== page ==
Urea burns can cause brown, dead spots in the lawn. Urea burns often have a lush, green outer perimeter. Dogs are usually the cause. Their urine, or urea, contains high amounts of nitrogen that kills the tender grass blades and roots. Female dogs often cause more damage because of their urination habits, but male dogs can also damage the grass. You can neutralize the urea if you act quickly, or repair the damage if it's too late.
Water the area immediately to dilute the dog urine before it has time to damage the grass. If neighborhood dogs are the issue, water daily to help keep any urine in the lawn diluted so it doesn't cause damage.
Avoid adding nitrogen-rich or urea-based fertilizers to the affected area during your normal fertilizer routine. These fertilizers will just add to the problem and cause further burning or grass death.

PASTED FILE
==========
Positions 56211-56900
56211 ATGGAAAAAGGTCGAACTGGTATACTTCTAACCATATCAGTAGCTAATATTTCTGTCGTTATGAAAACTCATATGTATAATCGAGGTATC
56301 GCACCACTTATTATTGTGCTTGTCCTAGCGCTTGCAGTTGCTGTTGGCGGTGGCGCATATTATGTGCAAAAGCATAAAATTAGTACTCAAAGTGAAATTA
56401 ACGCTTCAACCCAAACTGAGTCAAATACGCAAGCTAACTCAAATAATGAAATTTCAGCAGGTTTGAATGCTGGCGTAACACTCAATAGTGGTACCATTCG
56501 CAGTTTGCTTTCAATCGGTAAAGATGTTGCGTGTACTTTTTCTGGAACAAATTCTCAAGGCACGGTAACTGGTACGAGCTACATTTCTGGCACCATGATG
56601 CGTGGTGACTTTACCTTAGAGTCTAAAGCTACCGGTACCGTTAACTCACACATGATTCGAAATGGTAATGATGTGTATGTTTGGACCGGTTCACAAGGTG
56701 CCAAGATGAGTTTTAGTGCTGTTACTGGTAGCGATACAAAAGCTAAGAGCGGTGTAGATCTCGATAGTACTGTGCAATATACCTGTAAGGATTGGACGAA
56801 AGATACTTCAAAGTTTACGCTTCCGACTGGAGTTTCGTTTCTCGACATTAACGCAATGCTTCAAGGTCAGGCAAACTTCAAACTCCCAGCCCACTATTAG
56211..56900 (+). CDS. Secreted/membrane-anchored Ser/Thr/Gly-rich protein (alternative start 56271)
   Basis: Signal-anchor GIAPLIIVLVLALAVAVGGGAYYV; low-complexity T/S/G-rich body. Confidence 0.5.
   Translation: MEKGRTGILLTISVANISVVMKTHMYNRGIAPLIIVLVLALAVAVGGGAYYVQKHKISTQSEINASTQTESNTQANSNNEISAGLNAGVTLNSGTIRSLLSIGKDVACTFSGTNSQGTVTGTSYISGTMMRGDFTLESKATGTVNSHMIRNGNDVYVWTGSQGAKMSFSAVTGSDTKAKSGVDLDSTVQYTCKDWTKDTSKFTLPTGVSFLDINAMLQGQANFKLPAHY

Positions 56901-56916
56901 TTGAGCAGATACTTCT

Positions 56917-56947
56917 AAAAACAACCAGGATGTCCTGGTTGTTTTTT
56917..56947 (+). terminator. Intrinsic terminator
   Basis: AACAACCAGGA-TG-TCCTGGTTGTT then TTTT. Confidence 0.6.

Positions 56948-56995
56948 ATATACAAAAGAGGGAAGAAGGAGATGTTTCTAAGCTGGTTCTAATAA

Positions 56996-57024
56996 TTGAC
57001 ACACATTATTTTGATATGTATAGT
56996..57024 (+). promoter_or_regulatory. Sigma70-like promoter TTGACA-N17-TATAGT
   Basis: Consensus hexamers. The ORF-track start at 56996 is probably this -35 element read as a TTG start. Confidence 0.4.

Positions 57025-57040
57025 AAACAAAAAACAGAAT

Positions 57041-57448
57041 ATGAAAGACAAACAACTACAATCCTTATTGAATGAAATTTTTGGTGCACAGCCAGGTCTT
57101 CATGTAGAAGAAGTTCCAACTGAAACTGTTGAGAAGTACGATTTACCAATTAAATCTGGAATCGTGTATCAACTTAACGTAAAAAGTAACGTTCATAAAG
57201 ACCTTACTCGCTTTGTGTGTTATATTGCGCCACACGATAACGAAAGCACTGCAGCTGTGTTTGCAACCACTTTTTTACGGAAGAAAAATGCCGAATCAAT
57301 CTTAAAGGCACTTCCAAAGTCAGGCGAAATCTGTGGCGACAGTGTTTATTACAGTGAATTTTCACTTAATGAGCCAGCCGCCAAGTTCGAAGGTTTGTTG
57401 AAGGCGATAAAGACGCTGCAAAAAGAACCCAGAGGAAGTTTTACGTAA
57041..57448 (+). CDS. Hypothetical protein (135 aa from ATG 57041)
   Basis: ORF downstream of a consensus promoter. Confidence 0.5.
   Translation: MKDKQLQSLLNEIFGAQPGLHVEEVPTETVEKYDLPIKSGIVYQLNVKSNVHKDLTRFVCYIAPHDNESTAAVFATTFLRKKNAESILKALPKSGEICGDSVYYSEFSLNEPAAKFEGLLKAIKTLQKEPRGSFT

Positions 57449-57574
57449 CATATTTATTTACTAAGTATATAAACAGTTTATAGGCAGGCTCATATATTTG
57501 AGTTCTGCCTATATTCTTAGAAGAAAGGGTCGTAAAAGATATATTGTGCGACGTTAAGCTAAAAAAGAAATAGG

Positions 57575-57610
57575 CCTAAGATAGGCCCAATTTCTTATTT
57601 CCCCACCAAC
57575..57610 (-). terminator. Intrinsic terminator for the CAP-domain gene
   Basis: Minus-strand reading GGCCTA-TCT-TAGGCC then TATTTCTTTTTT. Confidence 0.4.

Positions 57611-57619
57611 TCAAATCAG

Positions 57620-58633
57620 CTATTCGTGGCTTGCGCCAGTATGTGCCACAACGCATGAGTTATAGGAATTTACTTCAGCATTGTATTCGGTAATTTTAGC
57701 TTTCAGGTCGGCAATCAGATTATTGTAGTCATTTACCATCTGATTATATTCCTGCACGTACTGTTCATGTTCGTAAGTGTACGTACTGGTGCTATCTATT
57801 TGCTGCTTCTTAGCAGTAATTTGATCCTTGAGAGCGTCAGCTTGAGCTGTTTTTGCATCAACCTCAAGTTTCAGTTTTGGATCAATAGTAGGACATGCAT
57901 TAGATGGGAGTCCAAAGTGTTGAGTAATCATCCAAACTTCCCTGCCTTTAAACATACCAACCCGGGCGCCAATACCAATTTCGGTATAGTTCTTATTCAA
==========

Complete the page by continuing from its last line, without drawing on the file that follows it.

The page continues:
Rake the damaged area to remove the dead grass and thatch, revealing some of the soil beneath. Spread fresh grass seed over the location, using the same type of seed as the surrounding lawn grass. Keep the seed bed moist until the seeds germinate and the grass establishes.
Remove the entire patch if the grass is completely dead. Dig up the grass and up to 1 inch of the topsoil. Cut a sod piece to fit the bare spot and set it in place. Keep the sod evenly moist until the roots establish in the soil beneath.
Things You Will Need
- Water hose
- Grass seed
- Over-fertilization with a high-nitrogen or urea-based fertilizer can also result in burns, which require similar treatment as dog urine burns.
- Fencing keeps neighborhood dogs off your lawn. Alternatively, install a motion-activated sprinkler, which will keep dogs away or dilute the urine immediately.
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